About an hour later and I caught up with the white Fallow Deer and got this distant shot. I can't believe how much it looks like a statue in this photograph. I saw very few birds for the next few hours and then suddenly flushed a male Hen Harrier! Then the ringtail came back on the scene and the two birds started scrapping, rising higher and higher and disappearing from view. I then saw a distant Red Kite and a Hawfinch landed in the tree I was standing under!

Just when I thought it was over with the harriers, the male came back for a final flyby (top photo). So lots of good birds but very few of the target farmland species. Not a single Linnet for example. Sadly the closest shot of the male Hen Harrier occurred at exactly the moment it presented its minimum surface area to me. See if you can make it out in this shot.
Embarrassing ticks included the spider Harpactea hombergi and the Common Pill Woodlouse Armadillidium vulgare. Both common things that I am sure I have seen before but have never recorded or key out. That puts me on 3065.

82 Corn Buntings

Posted by Graeme Lyons , Friday 21 January 2011 16:11

I'm halfway through the farm surveys. I've walked about 150 miles so far. On a farm in East Sussex today were a flock of 90 Corn Buntings, in the above photo you can just about make out 82. A flock of 65 Linnets and a Golden Plover were also of note. This snail was new to me, the Wrinkled Snail Candidula intersecta which in hindsight I have seen before on the Downs.
I suddenly remembered another species I saw way back in 2002 but it did not come to mind before now because of how odd it is. One morning after coming off the island Ynys Feurig I was working on (species protection of a tern colony) the strand line was a vivid blue. I looked closer to find  the blue was coming from  vast numbers of the unusual jellyfish called By-the-wind Sailor Velella velella. They had wrecked on the beach overnight, as well as floating in all the rock pools on the islands. I remember how artificial and plastic-like they looked. That puts me on 3061.

I new I wasn't seeing things!

Posted by Graeme Lyons , Wednesday 19 January 2011 18:51

This is the parrot I saw in my garden that woke me up way back on the 7th September. It's just been taken into captivity and has amazingly survived the coldest December on record! Here is the article on the Argus website and here is my blog entry from September 7th:

'Today has been weird, so this post is going to reflect that I'm afraid. Lying in bed this morning I was awoken by a sound somewhere between R2D2 and Predator. I thought it was Jo's new alarm clock but when I then heard a sound like something from Jurassic Park, I flung the curtains open and saw a massive green parrot! It flew off before a photo could be taken but I saw it through my bins. It had a very short tail, a pale eye-ring and small but bright red patches in its wings. Bright green with perhaps some blue-green in there too. It was not a macaw. Last seen heading south towards Fiveways'.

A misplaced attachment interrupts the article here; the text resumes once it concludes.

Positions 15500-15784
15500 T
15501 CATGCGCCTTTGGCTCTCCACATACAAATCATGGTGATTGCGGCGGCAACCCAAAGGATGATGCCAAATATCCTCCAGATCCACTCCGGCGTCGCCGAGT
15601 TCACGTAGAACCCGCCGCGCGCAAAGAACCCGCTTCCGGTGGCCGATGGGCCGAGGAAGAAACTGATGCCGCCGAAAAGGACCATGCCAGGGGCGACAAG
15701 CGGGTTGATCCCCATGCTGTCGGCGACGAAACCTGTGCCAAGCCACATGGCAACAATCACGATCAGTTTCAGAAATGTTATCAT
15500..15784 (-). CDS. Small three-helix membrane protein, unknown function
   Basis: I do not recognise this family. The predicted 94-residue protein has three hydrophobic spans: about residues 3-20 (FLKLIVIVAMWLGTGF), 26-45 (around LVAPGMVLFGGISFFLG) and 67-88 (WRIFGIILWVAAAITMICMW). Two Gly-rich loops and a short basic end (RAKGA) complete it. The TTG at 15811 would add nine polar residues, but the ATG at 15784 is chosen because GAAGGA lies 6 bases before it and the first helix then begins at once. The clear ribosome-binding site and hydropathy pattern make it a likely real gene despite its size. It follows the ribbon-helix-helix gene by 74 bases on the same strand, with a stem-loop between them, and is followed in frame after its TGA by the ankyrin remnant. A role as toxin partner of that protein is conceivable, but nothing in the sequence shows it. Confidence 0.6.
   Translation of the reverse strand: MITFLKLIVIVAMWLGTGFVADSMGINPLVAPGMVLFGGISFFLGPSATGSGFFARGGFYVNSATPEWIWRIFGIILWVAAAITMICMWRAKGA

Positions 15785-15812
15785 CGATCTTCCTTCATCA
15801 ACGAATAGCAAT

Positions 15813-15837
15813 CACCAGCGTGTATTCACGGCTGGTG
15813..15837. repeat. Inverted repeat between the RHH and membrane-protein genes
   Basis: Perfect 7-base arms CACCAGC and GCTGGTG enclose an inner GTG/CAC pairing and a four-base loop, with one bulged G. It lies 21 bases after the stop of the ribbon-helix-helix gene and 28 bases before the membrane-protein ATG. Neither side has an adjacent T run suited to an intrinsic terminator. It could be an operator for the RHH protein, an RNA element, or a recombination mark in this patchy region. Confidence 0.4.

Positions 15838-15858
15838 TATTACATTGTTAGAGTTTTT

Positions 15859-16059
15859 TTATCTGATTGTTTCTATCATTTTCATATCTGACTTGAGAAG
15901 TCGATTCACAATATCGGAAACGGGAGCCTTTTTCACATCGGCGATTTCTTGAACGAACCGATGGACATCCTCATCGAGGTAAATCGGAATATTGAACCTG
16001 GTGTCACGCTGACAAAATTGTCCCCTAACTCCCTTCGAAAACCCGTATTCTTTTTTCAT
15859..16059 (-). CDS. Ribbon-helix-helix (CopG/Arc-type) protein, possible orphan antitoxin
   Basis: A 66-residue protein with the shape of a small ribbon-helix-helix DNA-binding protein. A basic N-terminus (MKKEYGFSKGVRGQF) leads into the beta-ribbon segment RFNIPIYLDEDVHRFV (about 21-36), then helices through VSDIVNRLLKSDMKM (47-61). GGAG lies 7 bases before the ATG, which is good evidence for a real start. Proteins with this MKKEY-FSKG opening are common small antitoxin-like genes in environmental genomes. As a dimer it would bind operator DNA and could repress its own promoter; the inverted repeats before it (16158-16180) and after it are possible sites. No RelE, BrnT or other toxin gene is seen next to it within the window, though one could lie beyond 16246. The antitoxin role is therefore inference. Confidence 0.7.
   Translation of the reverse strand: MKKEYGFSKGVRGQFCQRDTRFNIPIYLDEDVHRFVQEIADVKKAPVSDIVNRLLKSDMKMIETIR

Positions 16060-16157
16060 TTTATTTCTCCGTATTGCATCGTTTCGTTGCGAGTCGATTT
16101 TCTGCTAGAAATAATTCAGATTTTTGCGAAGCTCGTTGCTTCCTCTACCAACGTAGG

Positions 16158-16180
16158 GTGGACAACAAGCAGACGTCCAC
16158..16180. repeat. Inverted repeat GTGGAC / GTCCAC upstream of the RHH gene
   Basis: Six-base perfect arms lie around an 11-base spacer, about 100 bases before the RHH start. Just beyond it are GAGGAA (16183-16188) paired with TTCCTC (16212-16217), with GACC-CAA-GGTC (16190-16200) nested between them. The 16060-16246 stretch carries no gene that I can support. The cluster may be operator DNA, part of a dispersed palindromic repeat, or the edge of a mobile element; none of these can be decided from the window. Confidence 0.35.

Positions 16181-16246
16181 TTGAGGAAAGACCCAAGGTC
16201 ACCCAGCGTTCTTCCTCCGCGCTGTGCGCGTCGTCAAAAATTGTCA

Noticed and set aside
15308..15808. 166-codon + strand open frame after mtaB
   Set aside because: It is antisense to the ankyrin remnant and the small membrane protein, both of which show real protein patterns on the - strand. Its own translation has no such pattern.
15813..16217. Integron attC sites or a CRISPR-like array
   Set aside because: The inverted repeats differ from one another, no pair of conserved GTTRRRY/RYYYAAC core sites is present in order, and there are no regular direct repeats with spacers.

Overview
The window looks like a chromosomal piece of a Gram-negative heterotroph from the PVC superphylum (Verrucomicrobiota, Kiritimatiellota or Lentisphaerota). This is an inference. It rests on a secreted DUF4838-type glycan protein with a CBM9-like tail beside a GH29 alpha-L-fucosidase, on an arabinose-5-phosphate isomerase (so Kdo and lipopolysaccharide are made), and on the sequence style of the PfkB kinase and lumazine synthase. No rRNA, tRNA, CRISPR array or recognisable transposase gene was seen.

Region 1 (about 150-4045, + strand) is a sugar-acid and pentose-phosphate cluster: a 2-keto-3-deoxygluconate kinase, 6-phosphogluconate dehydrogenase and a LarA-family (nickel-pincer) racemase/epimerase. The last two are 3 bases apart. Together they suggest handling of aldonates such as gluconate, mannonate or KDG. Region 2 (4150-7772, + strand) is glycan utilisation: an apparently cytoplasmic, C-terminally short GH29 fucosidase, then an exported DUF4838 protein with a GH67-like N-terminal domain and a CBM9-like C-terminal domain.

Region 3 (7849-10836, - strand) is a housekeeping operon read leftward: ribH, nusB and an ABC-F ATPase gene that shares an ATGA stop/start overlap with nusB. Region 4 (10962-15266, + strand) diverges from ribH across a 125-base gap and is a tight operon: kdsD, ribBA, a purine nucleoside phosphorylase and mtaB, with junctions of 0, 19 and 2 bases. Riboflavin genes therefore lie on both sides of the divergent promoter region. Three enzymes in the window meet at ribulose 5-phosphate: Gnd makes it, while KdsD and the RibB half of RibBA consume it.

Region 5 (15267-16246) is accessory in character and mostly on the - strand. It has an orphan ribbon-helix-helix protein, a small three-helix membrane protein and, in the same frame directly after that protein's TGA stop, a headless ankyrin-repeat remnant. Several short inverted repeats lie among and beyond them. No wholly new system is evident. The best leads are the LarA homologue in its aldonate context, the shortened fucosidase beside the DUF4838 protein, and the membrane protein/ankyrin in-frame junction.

So for the past four months, this large parrot has been eking out an existence in the nearby Preston Park in Brighton. I saw a comment on the Argus website that said it had been seen as early as August. Apparently it is in the genus Amazonia but there are quite a few parrots in that genus and I don't know what species it is. (not that I would tick it!). The photo is taken from the Argus website from an article by Ruth Lumley.

15 pairs of legs

Posted by Graeme Lyons , Tuesday 18 January 2011 20:16

Another centipede in a completely different order. This is the Variegated Centipede Lithobius variegatus in the order Lithobiomorpha or the 'stone centipedes'. This species has strongly striped legs and was again found hiding in the gate where the valley field had flooded. Opening this gate is becoming a bit like opening a  moth trap. I also had another tick today, the tiny black harvestman Nemastoma bimaculatum which I have seen many times dead in pitfall traps but only noticed it alive today under a log in Hoe Wood. That puts me on 3059 species.

21 pairs of legs

Posted by Graeme Lyons , Friday 14 January 2011 18:28

I've been very busy writing up reports for the last few days and the weather has been too awful to get out. I did get as far as keying out my first centipede yesterday though. Here is what I am fairly confident is Common Cryptops Cryptops hortensis. Apparently there are 57 centipedes in the UK in four different orders. The order that these fellows belong to has only four species in a single genus which made it quite easy to key out and is species 3057.

Provisional Atlas of the UK's Larger Moths

Posted by Graeme Lyons , Wednesday 12 January 2011 18:24

I don't do many book reviews but I thought this one was worth a mention. It is a great piece of work and an amazing achievement by the Moths Count team, updated distribution maps for all the macro moths in the UK. I was on the steering group for the Moths Count project back when I worked for the RSPB and so I have a particular interest in it.
If you are a moth-er, you'll find this to be compulsive page turning. So many moths are surprisingly scarce  (or occasionally surprisingly abundant). No wonder I have never seen a Lappet or a Northern Drab, they might even be nationally scarce if they were assessed today! There are literally millions of records in the data base that produced these maps, 868 species mapped in all, awesome! It's an essential companion to an ID guide.

You can buy it from the Butterfly Conservation website at £20 plus £5.00 P&P and has been so popular that  it is currently undergoing a reprint.
Finally, I have to point out two of my records on the map for the ridiculously named Bloxworth Snout. The one in West Sussex (the 8th Sussex record) I found in a cave in 2008, the one in Brighton (the 9th Sussex record) I found in a book the Mr Men section but that is another story...

I wish I could fly but I can't

Posted by Graeme Lyons , Tuesday 11 January 2011 18:39